The star that night was not a quarterback, but his knee.
It was Monday Night Football and season opener for the Washington NFL team when I joined friends to watch the game at a sports bar. Between bites of chicken wings I saw one particular scene that amazed me. I’m not talking about a touchdown, but of a 3D animation with a Toy Story-like human in a hospital gown undergoing knee surgery. And I was not the only one surprised:
The game biggest star, quarterback Robert Griffin III (RGIII for the fans), suffered an injury earlier this year. Fans anxiously awaited his return and kept busy speculating about the athlete’s medical treatment and recovery. So it was during the new season’s opener, on the player’s return to the field, that the surgery was explained in detail. With it, TV viewers also learned about the structure and anatomy of the knee. Apparently, NFL is in the business of teaching human anatomy lessons.
Most of what I write for this Sci-Ed column is about science outreach. How to bring science to the general public? I’ve covered museums and zoos, but I’ve also mentioned before that a lot of people (including children) don’t have access or don’t get exposed to these resources. I even talked about an initiative to place museum collections in shopping malls, but I haven’t mentioned teaching science in a sports arena.
The graph above shows how Americans spend their free time. They spend around 6% of their time playing sports, but 56% of their free time watching TV. Can we take advantage of that TV-watching time and populate it with science tidbits? Or even capture that “computer leisure” time segment (8.6%) and instill it with some sports articles filled with anatomy information?
I’m not necessarily a sports fan (unless Brazil is playing the World Cup of soccer), so I’m late the game. The media (and Internet) sports coverage has been doing a good job in teaching human anatomy. It seems every football fan has now learned the intricate anatomy of the knee, elbow and shoulder. Anatomy teacher (and Sci-Ed contributing guest) John Romano told me that “It is amazing how I have conversations about this stuff with non-science friends and they have a good knowledge of anatomy due to sports.”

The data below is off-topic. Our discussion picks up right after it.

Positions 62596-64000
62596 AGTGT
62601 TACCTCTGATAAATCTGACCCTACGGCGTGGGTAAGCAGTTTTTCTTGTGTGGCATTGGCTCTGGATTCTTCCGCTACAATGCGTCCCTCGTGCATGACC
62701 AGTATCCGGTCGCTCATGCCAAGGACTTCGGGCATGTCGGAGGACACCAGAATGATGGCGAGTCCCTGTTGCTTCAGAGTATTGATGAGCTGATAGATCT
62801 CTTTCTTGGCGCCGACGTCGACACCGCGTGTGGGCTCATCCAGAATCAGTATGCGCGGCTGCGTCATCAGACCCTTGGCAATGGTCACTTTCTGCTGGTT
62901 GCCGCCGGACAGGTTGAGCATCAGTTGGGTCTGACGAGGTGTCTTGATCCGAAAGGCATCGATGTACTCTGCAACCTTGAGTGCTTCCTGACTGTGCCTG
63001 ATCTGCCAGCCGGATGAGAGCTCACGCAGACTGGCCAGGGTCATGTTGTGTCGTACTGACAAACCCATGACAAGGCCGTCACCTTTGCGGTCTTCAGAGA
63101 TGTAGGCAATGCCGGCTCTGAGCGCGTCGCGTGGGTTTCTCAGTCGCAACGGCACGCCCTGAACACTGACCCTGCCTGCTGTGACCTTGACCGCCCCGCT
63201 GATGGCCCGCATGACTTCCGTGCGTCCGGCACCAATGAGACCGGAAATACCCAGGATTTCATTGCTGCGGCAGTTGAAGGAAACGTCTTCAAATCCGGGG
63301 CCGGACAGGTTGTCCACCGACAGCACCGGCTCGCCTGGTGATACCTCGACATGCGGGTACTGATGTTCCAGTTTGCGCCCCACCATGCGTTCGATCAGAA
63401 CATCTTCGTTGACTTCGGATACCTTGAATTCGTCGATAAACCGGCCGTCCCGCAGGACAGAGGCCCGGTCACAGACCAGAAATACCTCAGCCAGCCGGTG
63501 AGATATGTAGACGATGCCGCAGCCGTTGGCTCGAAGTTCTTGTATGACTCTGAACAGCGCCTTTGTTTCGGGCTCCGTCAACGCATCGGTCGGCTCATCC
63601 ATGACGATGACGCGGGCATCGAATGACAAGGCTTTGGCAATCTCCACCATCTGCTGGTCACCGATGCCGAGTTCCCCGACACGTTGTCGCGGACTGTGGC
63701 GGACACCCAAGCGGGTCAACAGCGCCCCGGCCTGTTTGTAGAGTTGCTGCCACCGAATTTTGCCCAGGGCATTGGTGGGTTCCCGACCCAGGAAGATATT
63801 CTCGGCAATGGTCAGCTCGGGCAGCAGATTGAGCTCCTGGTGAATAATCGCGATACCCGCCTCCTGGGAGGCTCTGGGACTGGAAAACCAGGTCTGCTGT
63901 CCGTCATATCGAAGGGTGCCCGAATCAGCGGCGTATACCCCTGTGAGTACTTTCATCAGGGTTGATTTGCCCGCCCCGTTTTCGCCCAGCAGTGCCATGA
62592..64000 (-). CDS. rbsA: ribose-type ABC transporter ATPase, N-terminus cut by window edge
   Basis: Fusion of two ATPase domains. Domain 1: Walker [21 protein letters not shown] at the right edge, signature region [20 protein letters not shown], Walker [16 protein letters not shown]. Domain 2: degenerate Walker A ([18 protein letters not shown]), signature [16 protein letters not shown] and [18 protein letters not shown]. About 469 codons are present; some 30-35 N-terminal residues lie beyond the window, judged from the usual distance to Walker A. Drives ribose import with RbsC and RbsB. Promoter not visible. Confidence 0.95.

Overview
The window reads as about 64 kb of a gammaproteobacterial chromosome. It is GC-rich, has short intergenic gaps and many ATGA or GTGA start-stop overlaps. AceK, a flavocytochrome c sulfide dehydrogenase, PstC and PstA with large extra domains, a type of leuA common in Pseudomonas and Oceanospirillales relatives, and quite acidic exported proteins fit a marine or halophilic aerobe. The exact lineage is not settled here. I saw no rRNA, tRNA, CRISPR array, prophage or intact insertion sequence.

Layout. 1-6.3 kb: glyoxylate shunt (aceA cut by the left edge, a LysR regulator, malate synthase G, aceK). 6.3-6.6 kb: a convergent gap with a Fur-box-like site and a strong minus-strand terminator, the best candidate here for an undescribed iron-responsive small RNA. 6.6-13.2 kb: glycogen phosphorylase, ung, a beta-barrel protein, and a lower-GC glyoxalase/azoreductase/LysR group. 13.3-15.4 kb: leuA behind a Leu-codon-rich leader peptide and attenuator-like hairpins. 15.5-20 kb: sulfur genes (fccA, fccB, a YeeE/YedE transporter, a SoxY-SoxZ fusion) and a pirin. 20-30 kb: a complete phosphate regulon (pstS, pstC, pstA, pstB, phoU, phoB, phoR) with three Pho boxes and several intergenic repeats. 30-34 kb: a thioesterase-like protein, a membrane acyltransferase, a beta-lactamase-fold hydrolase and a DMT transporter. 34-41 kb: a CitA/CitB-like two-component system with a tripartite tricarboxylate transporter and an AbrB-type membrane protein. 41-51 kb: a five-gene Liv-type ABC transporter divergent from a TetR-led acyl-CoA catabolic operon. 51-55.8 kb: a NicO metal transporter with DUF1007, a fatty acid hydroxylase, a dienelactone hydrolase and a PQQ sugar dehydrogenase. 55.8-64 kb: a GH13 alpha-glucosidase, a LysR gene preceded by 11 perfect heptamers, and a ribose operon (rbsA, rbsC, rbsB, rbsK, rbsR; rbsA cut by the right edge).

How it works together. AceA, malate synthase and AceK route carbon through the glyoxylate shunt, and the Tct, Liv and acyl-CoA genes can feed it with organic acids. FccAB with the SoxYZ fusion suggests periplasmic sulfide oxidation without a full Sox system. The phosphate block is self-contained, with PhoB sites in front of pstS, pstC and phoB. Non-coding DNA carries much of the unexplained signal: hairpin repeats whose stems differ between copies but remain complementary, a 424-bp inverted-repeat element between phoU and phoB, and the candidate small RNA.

With increased need to offer novelty (new commentators, experts, or visual aid) ESPN and online articles are turning to science. An article about another famous knee (Maurkice Pouncey’s, who tore his ACL and MCL) is illustrated with knee anatomy diagrams; other expert articles replace diagrams with the real deal; and ESPN recruits doctors to speak live. Dr. Greg Wells created instructional videos based on sports. I even saw a field reporter hold a plastic skeleton foot to demonstrate where the metatarsus is (and it’s relation to injury). In most cases, language is clear and straightforward. For example, consider this excerpt from author Dr. Dave Siebert: “Over the next months and years, a fascinating process called ligamentization takes place. During ligamentization, the body transforms the tendon into tissue more closely resembling the native ligament.”
Let’s get back to our initial star, Robert Griffin III’s knee. In this clip (very similar to the one I saw during the game), Dr. Rahul uses a plastic model knee to explain the quarterback’s injury, with great accessible language: “you have three straps holding your knee together, ok, there’s the lateral strap, there’s the inside strap which we call the MCL, and there’s one down in the middle called the ACL”. Robert Griffin’s knee injury, surgery, and recovery have been under so much scrutiny that every football fan has become an expert. (In fact, this article comments that “the road to recovery has been […] over-covered [e]very story, half-story and morning Starbucks order was covered.” Such is the irony of covering the over-coverage.) John Romano also observed this phenomenon in baseball fans, who “are becoming super involved in the shoulders of their favorite team’s pitchers.”
Is sports TV educating their viewers? Our resident medical expert Dr. Silvana Russo firmly believes “it is always fun to see science knowledge popularized.” ESPN is perhaps making human anatomy as popular as other well-known scientific theories (e.g., the big bang theory, or evolution).
I asked my husband (a football fanatic) to spell out ACL. “Arterial something ligament”, he said. It actually means “anterior cruciate ligament”, but a non-scientist is not expected to know that. The abbreviation works just fine. I’m a scientist with some formal knowledge of anatomy 101 (which I described here), but I did not know what a Lisfranc injury was, unlike my husband who did. It seems a football enthusiast knows the geography and function of a knee or a foot better than I do.
The use of celebrities (or like Atif Kukaswadia said, “science heroes”) won’t hurt. There was a competition for attention on Robert Griffin’s knee, and science education benefited from it. After that, I’m ready to name the Griffin (or his knee) the anatomy spokesperson of the year.